Thursday, November 30, 2006

when life gives you key limes

make this pie.

dinner last night

clockwise from top:

crispa rice cake
frijoles negros

Tuesday, November 28, 2006

Maybe the best scramble I've ever made

What do you do with a bunch of leftover Thanksgiving chard, an end of Emmenthaler so small grating it draws blood, and a strong resistance to writing term papers? Grab some eggs and garlic and make an "omelette"—more like slippery eggy greens; it was a lot of chard—and revisit your favorite neglected communiblog!

Thursday's reason for the chard:

Savory Bread Pudding
Adapted from Nougatine @ Jean Georges
Time: 45 mins
Serves 8

8 ozs sourdough bread, cut into 1" cubes
4 ozs Swiss cheese, grated
2 ozs Parmesan cheese, grated
3 tbsp butter
4 ozs mixed wild mushrooms (shiitake, oyster, black trumpet) sliced--if your brother hates mushrooms, substitute whatever you like. We used asparagus.
2 cups roughly chopped spinach
1 cup chopped Swiss chard leaves
1 leek, white and light green parts only, rinsed well and very thinly sliced
1/3 cup Swiss chard stems, diced
<1 large egg
3/4 cup whole milk
3/4 cup heavy cream
Salt and freshly ground black pepper

1. In a large mixing bowl, combine bread, Swiss cheese and half of the Parmesan cheese.

2. In a large skillet over medium-low heat, melt 1 tbsp of the butter. Add mushrooms, and saute until tender, 2 to 3 minutes. Transfer mushrooms to the mixing bowl. Add 1 tbsp of the butter to the skillet, and add the spinach and Swiss chard leaves. Saute until wilted, about 2 mins, and transfer to the mixing bowl.

3. Bring a small pan of water to a boil, and add leeks and Swiss chard stems. Blanch for 1 minute, remove from heat and drain well. Add to bread mixture.

4. Preheat over to 400 degrees. Rub the inside of an 8" square baking pan with the remaining 1 tbsp butter. In a medium bowl, beat egg just until blended.

5. In a saucepan over medium-low heat, combine milk and heavy cream. Bring to a boil, and remove from heat. While whisking vigorously, add about 1/2 cup of the hot milk mixture to the egg, then return the egg mixture to the pan and whisk until blended. Add milk mixture to the bowl of dry ingredients, and stir. Season with salt and pepper to taste. Transfer mixture to the baking pan, pressing gently on surface. Bake pudding until set, about 15 mins.

6. Sprinkle remaining Parmesan cheese on top of pudding, and place under broiler until golden brown, about 20 seconds. Serve while hot.

Eli says::: Andrew made this recipe for me two years ago and I've been wanting more ever since. Everyone should make this. Thanks, Andrew!

Saturday, November 25, 2006


My roommate and I managed to cook a 16 lbs Turkey last night. It was fun, but this is probably the first and last time that I will ever do it again. Overall it took us 8 hours to prepare it. Here's a Turco-Lebanese recipe from us.

What you need:

16 lbs Turkey
1/2 cup olive oil
1/2 cup dried cloves
4-5 cinnamon sticks
6 cups of water
1 large size syringe
Aluminum foil.

What you need to do:

1. Wash Turkey inside out, remove all the giblets and dry it with paper towel.
2. Bring 6 cups of water to boil, add cinnamon and cloves. Let it cool down on the stove.
3. Using your syringe give as many spicy water shots as you can to your turkey until it becomes bulgy.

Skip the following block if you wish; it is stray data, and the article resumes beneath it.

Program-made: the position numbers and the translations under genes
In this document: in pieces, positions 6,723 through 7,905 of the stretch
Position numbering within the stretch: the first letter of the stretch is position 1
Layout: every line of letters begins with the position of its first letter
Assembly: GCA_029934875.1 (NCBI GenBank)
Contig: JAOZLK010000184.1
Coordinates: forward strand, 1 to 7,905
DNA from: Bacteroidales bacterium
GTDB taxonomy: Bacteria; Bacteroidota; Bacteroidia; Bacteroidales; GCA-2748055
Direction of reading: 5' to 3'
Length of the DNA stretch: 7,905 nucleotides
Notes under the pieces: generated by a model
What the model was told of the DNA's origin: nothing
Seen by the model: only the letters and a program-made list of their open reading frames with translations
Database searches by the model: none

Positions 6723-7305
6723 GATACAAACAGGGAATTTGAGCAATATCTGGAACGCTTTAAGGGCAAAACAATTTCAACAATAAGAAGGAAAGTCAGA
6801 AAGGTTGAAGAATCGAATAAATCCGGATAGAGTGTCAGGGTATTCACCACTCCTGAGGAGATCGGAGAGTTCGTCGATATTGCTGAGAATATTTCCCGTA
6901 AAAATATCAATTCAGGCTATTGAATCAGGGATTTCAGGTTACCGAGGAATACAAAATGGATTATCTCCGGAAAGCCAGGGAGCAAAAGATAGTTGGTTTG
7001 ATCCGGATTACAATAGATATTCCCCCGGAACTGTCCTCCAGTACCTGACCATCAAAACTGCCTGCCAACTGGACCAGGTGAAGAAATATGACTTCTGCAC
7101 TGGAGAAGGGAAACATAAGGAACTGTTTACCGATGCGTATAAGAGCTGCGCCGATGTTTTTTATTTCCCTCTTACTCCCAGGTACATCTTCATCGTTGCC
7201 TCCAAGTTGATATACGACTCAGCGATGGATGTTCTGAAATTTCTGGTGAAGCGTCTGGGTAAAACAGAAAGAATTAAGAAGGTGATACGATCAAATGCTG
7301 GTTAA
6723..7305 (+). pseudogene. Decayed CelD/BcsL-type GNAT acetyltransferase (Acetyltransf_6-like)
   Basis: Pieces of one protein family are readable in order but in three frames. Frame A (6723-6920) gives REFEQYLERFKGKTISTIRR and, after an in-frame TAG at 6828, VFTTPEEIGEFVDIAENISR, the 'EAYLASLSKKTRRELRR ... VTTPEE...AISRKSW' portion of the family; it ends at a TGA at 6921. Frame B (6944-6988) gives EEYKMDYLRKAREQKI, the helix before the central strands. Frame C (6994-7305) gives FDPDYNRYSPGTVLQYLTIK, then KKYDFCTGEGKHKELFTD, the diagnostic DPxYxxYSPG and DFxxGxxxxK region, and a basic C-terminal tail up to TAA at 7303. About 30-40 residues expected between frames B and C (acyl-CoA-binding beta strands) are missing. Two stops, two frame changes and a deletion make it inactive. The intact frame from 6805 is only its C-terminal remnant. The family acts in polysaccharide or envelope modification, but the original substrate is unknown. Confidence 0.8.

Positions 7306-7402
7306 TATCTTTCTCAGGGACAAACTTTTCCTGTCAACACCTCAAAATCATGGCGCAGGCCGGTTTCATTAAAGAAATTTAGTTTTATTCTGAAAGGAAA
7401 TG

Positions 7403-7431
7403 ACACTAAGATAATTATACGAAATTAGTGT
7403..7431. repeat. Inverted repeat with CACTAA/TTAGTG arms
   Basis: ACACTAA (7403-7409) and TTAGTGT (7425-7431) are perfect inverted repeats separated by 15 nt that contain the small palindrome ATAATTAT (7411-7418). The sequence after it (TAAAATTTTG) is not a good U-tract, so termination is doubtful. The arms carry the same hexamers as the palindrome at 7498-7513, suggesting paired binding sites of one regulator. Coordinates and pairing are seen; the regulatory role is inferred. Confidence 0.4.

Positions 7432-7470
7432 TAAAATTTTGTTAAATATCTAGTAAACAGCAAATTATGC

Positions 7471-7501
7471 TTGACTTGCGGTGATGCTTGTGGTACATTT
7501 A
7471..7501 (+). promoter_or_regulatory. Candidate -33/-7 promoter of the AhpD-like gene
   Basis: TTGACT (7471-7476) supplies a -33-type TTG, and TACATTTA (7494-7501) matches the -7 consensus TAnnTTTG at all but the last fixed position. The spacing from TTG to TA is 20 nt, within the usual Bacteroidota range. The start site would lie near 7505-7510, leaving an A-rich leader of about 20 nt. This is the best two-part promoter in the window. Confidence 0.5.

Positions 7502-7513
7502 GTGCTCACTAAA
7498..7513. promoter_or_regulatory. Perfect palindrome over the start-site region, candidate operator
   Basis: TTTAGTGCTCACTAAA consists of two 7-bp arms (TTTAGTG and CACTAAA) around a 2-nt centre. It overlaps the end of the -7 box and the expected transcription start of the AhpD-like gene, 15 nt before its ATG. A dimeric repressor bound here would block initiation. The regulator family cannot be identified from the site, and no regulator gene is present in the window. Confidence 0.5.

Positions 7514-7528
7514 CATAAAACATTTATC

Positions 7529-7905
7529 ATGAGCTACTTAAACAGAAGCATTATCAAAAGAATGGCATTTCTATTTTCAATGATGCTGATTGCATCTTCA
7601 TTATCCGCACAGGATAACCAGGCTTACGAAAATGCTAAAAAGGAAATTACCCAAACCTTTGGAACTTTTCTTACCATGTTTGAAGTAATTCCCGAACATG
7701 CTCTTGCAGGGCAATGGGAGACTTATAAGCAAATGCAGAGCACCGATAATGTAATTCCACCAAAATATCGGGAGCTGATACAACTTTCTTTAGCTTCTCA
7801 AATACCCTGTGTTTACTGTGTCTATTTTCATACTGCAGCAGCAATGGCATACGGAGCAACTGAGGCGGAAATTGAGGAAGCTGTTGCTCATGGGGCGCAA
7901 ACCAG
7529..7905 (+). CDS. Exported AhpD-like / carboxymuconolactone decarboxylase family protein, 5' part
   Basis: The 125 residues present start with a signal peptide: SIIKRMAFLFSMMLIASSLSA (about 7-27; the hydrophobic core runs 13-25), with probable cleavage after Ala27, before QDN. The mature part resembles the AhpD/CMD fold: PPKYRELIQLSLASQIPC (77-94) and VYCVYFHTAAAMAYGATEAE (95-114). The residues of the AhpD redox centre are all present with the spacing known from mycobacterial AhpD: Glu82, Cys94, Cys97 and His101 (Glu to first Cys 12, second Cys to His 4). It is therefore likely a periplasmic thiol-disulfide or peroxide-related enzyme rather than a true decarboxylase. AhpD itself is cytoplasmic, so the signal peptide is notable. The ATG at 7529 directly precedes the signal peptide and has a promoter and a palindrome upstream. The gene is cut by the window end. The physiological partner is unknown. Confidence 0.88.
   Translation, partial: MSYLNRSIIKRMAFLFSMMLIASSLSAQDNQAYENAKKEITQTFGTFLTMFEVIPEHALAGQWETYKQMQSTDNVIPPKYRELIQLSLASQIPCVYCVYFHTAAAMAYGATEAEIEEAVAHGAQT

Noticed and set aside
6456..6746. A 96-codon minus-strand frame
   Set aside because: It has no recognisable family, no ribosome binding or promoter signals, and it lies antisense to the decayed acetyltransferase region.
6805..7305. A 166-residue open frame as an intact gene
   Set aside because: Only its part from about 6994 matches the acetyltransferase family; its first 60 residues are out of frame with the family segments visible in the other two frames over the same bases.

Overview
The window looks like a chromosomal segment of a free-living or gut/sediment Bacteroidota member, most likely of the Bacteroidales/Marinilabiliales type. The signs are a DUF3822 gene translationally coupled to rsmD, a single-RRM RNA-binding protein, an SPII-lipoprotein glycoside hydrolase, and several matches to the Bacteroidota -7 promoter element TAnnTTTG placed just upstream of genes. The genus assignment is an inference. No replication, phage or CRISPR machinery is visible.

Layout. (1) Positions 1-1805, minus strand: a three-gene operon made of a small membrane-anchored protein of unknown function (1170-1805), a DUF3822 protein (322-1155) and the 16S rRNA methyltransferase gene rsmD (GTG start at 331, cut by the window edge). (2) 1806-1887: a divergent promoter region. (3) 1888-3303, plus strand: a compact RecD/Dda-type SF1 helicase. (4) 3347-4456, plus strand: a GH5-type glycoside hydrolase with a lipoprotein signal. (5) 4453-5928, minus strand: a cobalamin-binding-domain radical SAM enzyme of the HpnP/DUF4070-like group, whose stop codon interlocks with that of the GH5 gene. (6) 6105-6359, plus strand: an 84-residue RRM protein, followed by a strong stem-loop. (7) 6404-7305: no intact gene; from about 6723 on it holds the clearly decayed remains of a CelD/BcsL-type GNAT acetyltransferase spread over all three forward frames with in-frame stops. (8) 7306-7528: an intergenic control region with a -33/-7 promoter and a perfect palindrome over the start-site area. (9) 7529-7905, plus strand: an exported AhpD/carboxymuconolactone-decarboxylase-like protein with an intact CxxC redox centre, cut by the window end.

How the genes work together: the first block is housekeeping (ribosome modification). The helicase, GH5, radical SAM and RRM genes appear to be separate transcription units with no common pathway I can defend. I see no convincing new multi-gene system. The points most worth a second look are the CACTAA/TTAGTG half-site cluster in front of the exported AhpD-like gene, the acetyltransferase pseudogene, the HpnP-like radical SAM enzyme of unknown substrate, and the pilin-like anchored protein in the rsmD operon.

4. Oil the surface of turkey and wrap it with aluminum foil.
5. Place it in the owen and cook it at 375F at least for 6 1/2 hrs.
6. Don't forget to place the remainder of your spicy water in the owen. Add water regularly to keep your turkey soft.

Thursday, November 23, 2006

Tardy Tarte Tatin

When I went to visit Liz in New Haven last month we cooked a feast. This is the crowning glory, before we cooked it on the stovetop, covered it with puff pastry, baked it, put calvados whipped cream on top, and ate far too much of it. It's the recipe from the gourmet cook book. After much discussion we decided on half granny-smith and half gala apples. Outstanding.

Tuesday, November 21, 2006

Beer Gingerbread with Maple Mascarpone

So I came home at 130 last night after five woozy hours in the darkroom to find this spiced cake creation on the kitchen table. Score! This morning, Hil informed me that she used a dark beer instead of the required water and whipped up a maple mascarpone mixture for the side. Wow.

This Post Has Been Censored

What started as chai-spice creme caramel in a bain-marie soon became eggy milky water. Oops. Hil transformed it into this highly controversial - so controversial that it couldn't be photographed in its entirety - eggy arborio gruel, or as she says "rice pudding." By her own admission, it scored a 2 on a scale of 10 with respect to the first batch of rice pudding.

One Down

My persimmons are progressing nicely. Except for the unfortunate one I found on the floor the other day having broken loose from its stem. Hil and I dissected it and discovered slightly fermenty golden gooeyness inside the leathery shell.

Sunday, November 12, 2006

Plenty puddin

Look what 1/2 C rice can become.

A new way with kale

This really was dinner last night, and delicious, too:
Saute 2 sliced shallots & 2 minced garlic cloves, peel a whole carrot into the pan, then add thinly sliced kale. Serve with quesadillas. We love greens.

The pears. The pumpkin pie.

Dessert...devoured by last Friday's clean-plate club. Thanks Mariah & Eli!

Sleepy, rainy day. Need warmth. Solution: Brioche. Muffins. Rose tea. Fresh carrot juice. Mimosas with Prosecco. Huevos. Kale. Black beans. Spicy-warm. I didn't have to do a damn thing except smile and eat...thanks to E & H for bringing some light to an otherwise dreary day...

Weekend eating excursions: Went with friend to La Moia, in Silver Lake (my first journey to this neighborhood of Providence...when he first told me where we were going, I thought he meant LA). It was one of those restaurants not on the East Side that East Siders have overlooked --- perfect, in my book. Tapas, to boot. It had burned down recently, and we were hoping it had since reopened. No such luck. A little jaunt farther took us into Cranston, past the old mill housing and past the largest cemetery in Providence (at the juncture of "the" Irish Catholic church and "the" Roman Catholic church). We ended up at Cafe Itri, a loud and casually snazzy joint, and were seated quickly by the host-tron. The menu is enormous: mostly pasta of various scaled-down incarnations, as well as several meaty/fishy entrees. The specials, unlike the menu, were on ingredient overdrive. I was tempted by the chicken piccatta with hazelnut tarragon cream sauce, over pumpkin sage gnocchi and roast tomatoes, but passed, predicting over-herbiness. I feared it would've tasted like a bottle of Mrs. Dash.